States are encouraged to develop a mitigation plan prior to a disaster so that the basic plan can be revised to address specific issues arising from the disaster (44 C.F.R. 206.405 [b]). However, in practice FEMA has assumed that most mitigation plans will be developed in a postdisaster situation (FEMA 1990, p. 6). Following a presidentially declared disaster, the state must submit a hazard mitigation plan or plan update to FEMA within 180 days of the date of the declaration. The FEMA regional director may grant extensions as long as to 365 days (44 C.F.R. 206.405[d]).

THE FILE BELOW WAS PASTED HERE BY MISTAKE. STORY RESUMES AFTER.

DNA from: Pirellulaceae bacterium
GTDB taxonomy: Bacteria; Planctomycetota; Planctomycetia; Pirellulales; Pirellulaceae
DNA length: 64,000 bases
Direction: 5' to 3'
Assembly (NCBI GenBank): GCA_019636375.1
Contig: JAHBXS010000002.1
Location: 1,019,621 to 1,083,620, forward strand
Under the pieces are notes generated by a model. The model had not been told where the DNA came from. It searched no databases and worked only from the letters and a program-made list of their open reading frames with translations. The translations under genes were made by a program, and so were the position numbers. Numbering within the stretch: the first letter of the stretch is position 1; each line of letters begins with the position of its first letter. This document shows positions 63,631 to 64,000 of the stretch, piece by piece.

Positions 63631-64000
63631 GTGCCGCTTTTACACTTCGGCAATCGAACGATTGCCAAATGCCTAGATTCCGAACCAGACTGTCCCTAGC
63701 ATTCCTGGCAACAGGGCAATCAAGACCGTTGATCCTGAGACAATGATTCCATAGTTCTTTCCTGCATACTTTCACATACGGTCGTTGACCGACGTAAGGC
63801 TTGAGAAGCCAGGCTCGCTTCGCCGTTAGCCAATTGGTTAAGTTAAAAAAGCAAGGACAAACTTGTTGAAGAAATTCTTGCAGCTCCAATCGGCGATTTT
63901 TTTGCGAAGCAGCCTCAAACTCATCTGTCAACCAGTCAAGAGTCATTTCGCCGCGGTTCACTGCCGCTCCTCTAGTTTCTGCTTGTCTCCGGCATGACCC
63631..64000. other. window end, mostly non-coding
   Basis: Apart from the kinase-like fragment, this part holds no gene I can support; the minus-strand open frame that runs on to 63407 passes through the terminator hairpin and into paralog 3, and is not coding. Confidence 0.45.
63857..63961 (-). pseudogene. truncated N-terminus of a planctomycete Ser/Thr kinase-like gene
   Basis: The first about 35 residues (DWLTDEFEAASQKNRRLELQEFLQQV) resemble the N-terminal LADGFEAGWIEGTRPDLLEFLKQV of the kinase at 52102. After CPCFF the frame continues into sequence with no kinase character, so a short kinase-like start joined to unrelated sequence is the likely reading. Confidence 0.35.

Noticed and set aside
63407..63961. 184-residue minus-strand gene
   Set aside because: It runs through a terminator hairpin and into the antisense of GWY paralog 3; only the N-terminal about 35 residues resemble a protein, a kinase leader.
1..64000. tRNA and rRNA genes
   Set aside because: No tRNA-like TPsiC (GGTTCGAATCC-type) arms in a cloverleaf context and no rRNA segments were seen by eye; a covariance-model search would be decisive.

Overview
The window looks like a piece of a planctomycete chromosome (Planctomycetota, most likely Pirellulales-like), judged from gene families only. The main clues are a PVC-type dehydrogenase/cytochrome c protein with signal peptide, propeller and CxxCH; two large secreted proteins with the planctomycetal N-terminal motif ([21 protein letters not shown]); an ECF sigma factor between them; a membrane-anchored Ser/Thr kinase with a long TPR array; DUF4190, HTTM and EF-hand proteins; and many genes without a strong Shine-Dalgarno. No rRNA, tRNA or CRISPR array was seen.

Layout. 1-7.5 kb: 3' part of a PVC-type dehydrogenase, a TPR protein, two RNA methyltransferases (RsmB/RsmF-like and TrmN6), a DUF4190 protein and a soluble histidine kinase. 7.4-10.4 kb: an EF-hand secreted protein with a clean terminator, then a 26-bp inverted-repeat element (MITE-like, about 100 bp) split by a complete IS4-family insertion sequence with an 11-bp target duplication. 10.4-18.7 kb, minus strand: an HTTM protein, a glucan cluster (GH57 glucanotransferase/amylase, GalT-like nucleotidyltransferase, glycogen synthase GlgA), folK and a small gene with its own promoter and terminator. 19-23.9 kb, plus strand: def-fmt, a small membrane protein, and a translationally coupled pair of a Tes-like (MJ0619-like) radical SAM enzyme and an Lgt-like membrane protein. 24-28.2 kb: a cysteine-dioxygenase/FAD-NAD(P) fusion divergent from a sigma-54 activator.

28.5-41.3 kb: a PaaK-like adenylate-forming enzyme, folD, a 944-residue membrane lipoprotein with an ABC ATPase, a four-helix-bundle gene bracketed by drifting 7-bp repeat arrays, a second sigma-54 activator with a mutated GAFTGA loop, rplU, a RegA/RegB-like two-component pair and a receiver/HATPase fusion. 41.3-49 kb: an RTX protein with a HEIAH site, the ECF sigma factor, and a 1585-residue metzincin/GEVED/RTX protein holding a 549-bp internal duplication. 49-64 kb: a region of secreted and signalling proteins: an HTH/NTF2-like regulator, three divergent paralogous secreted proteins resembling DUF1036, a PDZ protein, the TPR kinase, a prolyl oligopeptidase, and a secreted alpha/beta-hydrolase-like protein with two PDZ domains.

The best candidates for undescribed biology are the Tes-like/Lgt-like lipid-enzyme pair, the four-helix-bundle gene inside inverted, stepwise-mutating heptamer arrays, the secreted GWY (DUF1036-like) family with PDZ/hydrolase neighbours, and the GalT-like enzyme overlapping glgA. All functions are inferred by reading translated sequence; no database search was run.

A sound planning process is essential to the development and implementation of an effective hazard mitigation plan. Involvement of key state agencies, local governments, and other public- or private-sector bodies that influence hazard management or development policies is critical (44 C.F.R. 206.406 [a]). Although the primary responsibility for preparing the plan is assigned to one state agency, any state agency that influences development within hazardous areas through ongoing activities should be involved in developing and implementing hazard mitigation plans (44 C.F.R. 206.406 [c]). Local participation is essential because regulation and control of development within hazardous areas normally occur at the local level. It is the responsibility of the state to ensure that appropriate local participation is obtained during development and implementation of hazard mitigation plans (44 C.F.R. 206.406 [d]).